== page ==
Everything you need to know about paying tax by instalments as Sept. 30 deadline looms

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The risk, however, is that if you calculate incorrectly, you could face arrears interest or even an instalment penalty.

Contrary to what some taxpayers think, paying tax by instalments vs. waiting until you file your return isn’t really an option — it’s required by law if you meet the criteria discussed above. If you choose to ignore the requirement, or pay less than you are told to pay, you could be hit with interest and an instalment penalty.

You will be charged interest if the government sent you an instalment reminder in 2020 that shows an amount to pay, you were required to pay tax by instalments because your net tax owing will be more than $3,000 ($1,800 in Quebec) and you either failed to make instalment payments, or you made payments that were late or were lower than what you were required to pay. Instalment interest is compounded daily at the prescribed interest rate, which is currently five per cent for overdue taxes.

The instalment interest clock starts ticking from the day your instalment was due and runs until your balance due date, or April 30 of the following year. Fortunately, the government chooses the instalment option that results in the least amount of interest.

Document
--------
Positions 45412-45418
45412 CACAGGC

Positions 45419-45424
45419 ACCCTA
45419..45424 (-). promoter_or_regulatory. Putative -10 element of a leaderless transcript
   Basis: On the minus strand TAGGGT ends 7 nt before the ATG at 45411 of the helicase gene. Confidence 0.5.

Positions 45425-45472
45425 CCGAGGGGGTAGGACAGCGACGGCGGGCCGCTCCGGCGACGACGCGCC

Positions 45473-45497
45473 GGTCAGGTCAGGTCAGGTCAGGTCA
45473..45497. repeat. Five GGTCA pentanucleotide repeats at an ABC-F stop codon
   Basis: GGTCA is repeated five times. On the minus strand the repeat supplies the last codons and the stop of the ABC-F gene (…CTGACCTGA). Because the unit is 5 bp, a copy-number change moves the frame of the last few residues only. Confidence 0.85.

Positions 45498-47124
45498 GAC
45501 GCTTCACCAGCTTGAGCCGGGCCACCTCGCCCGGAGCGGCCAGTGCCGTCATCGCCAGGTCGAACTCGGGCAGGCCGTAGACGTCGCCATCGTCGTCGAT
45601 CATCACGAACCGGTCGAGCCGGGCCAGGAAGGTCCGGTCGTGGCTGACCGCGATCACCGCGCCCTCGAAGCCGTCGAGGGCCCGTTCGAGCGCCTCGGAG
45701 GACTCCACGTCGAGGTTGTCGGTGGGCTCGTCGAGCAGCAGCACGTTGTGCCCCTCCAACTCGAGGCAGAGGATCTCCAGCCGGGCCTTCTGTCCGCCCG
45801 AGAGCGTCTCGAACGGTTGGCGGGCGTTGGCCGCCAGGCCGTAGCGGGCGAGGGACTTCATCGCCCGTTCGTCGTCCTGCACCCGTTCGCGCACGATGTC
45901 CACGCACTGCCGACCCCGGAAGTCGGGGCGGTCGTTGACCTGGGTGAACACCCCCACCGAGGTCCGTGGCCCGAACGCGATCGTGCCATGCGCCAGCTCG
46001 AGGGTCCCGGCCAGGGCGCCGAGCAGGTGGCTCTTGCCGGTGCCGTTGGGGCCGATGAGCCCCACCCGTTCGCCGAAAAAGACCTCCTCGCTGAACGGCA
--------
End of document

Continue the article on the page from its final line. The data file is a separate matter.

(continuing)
An instalment penalty can apply when the instalment interest is more than $1,000. The penalty is calculated by subtracting from the instalment interest the greater of either $1,000 or 25 per cent of the instalment interest calculated if no instalment payments had been made for the year. Half of this difference is the amount of the penalty.

If you find yourself late in making an instalment or perhaps you missed an instalment altogether, you can reduce (or even eliminate) the interest charges and penalties by overpaying your next instalment payment or by paying it early. In doing so, you will earn instalment credit interest. This credit interest is not refundable, but it can be used against any interest charges on late payments for the same tax year.


Jamie Golombek, CPA, CA, CFP, CLU, TEP is the managing director, Tax & Estate Planning with CIBC Private Wealth Management in Toronto.

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